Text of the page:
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Don't Leave Contact Lens Patients on the Wrong End of a Raw Deal

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By William T. Reynolds, O.D. , American Optometric Association President, Family Doctor of Optometry in Lexington, KY

Each year, from the moment I became a doctor of optometry, I recommit myself to the optometric oath. The first line in that oath states our north start very simply: “I affirm that the health of my patient will be my first consideration.” I live that mantra every day which is why it is inconceivable that the federal government would enact a law that makes it more difficult for me, and the 44,000 doctors of optometry, to deliver that care to patients.  

Despite protest from tens of thousands of doctors, patients and consumer advocates, along with more than 150 bipartisan House and Senate leaders, this October the Federal Trade Commission (FTC) finalized Contact Lens Rule changes that deprioritize patient health and safety. This action and the burdens the new rule places on the patient care system are particularly egregious at a time when the nation’s health care is facing incredible strain from the unprecedented crisis created by COVID-19.

First, the rule largely ignores serious patient health and safety concerns stemming from the increasing use of disruptive and unreliable contact lens prescription verification robocalls, which too often leads to patients receiving different contact lenses – Class II and Class III medical devices – than what was fitted and prescribed by their eye doctor.  The FTC itself acknowledges the patient safety risks here noting “The Commission is concerned about the misuse of passive verification to substitute a different brand and manufacturer of lenses.”[1] However, the Commission chose not to take decisive action to stop this concerning practice. 

The rule also put forth a burdensome requirement that drives a strong wedge in the doctor-patient relationship, requiring eye doctors to comply with unnecessary and costly contact lens paperwork and record-keeping requirements. Specifically, the rule mandates that eye doctors obtain a signed form from their contact lens patients verifying that the patient received a copy of the prescription following completion of the fitting and prescribing process. This requirement has negatively impacted my relationship with my patients and created an administrative headache at a time, during this noxious pandemic, when any extra burden threatens the very viability of our practices.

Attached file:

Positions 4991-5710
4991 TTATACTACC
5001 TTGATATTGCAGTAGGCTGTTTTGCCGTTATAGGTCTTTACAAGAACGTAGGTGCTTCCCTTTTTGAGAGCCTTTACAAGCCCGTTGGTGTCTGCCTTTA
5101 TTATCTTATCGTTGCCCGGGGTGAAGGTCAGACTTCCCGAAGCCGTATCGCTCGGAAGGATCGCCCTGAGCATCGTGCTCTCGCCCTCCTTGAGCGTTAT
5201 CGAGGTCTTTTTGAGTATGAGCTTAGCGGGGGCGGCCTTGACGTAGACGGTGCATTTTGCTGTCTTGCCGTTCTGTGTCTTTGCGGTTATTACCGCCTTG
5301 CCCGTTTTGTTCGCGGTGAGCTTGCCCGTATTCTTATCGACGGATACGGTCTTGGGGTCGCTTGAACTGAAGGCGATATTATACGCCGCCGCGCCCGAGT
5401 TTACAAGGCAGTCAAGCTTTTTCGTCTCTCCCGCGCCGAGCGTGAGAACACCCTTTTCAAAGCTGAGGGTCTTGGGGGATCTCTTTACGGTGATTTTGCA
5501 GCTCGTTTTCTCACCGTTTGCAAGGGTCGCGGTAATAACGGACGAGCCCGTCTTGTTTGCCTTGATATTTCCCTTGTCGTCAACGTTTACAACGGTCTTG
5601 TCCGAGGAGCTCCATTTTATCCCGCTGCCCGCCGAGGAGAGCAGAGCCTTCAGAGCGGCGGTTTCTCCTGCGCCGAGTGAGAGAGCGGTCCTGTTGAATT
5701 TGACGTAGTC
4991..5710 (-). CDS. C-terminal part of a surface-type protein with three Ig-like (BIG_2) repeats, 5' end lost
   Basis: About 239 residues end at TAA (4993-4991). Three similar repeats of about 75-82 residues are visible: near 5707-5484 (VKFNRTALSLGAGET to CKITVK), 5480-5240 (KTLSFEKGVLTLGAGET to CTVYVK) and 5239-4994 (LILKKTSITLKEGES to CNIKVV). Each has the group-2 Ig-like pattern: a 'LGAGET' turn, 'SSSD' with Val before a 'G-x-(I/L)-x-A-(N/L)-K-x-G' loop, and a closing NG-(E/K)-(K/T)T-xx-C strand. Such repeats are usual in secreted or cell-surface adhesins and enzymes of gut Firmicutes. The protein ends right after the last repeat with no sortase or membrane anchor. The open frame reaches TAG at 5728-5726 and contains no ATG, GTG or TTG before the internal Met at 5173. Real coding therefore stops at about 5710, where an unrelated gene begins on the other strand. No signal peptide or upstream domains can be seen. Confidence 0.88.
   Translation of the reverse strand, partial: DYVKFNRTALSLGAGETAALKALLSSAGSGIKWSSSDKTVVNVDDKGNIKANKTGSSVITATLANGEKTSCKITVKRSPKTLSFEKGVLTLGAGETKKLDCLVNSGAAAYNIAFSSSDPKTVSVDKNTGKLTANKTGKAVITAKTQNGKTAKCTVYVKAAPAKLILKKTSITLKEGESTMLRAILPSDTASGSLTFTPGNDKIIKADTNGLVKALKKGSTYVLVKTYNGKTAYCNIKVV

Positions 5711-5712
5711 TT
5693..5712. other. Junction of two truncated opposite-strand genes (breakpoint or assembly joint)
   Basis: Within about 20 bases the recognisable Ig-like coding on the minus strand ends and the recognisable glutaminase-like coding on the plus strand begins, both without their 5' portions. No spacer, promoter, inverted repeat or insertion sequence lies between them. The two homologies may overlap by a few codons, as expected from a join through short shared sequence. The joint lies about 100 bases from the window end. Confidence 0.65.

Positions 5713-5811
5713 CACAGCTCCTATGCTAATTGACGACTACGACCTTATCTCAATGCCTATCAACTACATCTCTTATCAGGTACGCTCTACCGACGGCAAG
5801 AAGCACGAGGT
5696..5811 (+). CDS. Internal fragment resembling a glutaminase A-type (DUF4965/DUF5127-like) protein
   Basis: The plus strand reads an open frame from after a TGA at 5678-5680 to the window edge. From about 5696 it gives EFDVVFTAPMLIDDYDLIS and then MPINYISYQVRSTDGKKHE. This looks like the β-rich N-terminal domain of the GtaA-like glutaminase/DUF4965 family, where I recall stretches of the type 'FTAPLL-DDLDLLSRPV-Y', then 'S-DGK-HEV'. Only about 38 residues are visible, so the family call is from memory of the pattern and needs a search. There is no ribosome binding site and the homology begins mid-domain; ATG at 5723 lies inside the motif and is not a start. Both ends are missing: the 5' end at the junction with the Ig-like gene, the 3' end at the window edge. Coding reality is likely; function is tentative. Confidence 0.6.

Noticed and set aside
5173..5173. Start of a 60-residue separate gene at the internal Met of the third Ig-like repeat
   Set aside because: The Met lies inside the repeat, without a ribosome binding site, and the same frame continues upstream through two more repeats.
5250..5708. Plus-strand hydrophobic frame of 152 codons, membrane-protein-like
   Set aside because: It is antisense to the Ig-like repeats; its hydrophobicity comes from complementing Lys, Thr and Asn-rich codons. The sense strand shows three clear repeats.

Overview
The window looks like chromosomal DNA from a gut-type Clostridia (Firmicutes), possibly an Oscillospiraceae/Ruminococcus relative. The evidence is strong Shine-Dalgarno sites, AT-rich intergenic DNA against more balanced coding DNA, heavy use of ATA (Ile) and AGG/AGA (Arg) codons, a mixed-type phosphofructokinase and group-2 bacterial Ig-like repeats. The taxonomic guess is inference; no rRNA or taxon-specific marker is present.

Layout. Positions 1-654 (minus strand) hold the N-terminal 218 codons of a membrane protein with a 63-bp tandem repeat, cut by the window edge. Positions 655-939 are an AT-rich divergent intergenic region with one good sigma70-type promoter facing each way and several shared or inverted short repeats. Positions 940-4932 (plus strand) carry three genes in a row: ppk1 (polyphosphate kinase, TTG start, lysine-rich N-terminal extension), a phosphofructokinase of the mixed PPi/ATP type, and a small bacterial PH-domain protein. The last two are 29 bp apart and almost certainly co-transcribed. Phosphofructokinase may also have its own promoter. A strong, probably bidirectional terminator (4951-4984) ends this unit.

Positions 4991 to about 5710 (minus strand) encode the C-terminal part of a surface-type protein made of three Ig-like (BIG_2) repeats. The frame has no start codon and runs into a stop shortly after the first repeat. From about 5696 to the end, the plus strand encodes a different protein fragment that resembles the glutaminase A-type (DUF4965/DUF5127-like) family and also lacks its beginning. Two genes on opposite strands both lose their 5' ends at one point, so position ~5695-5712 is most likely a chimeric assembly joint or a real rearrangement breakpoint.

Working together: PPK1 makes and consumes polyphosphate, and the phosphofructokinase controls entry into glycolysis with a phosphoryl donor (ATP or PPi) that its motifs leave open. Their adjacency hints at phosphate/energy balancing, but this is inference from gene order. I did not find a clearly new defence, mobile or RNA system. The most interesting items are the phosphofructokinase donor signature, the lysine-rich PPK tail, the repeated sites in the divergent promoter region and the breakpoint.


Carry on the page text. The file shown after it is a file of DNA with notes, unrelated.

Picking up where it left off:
Simply put, this new rule is a raw deal for eye doctors and the more than 45 million contact lens wearing patients in America. Fortunately, forward-looking Senators understand that this rule needs to be changed and have put forth a solution with (S. 4613), the Contact Lens Rule Modernization Act. This act, at its heart, is bipartisan legislation that would fix the FTC’s flawed rule changes.

The bill does two things, both of which are beneficial to contact lens-wearing patients and their eye doctors. First, the bill prevents the use of robocalls to verify patient contact lens prescriptions. If S. 4613 is passed, to keep patients safe, sellers of contact lenses would be required to verify prescriptions using other forms of electronic communication (e.g., fax, email, etc.), not automated robocalls. These robocalls are often sent via computer at all hours of the day and night, in many cases are so muddled we can't even understand the patient's name let alone their prescription and there is no call back number to correct errors, all of which make it challenging for doctors and staff to properly verify contact lens prescriptions.  

Second and most importantly to me and my patients, the bill addresses the signed verification requirement of the new rule that went into effect last month. My contact lens patients are asking why they need to sign even more paperwork, what the signed verification form is for, and why the U.S. government thought this was a good idea in the first place.

The most serious side effect is that patients are skeptical and confused about the signed verification form and wonder what "doctors" have done to make the government require this new paperwork. It either makes people distrust their eye doctor – a terrible byproduct of this unnecessary rule – or question the federal government and in many instances, it does both.

This is why the Contact Lens Modernization Act is so important. The bill doesn’t do away with any requirements dealing with patient rights, it simply necessitates doctors to post a clear and conspicuous sign in their offices that notifies patients of the right to their contact lens prescription at the completion of the contact lens fitting. As the National Consumers League recently noted: “This type of posted signage is already mandatory in California, seems to be working well there, and we think it should be emulated at the federal level.” 

In a climate where every primary eye health care provider is going above and beyond to deliver safe care to their patients, we need clear and efficient solutions. Not more paperwork or requirements that sow doubt and confusion and, ultimately, put patient health in jeopardy.

It is critical that legislators support the Contact Lens Modernization Act today for improved eye health and vision care tomorrow.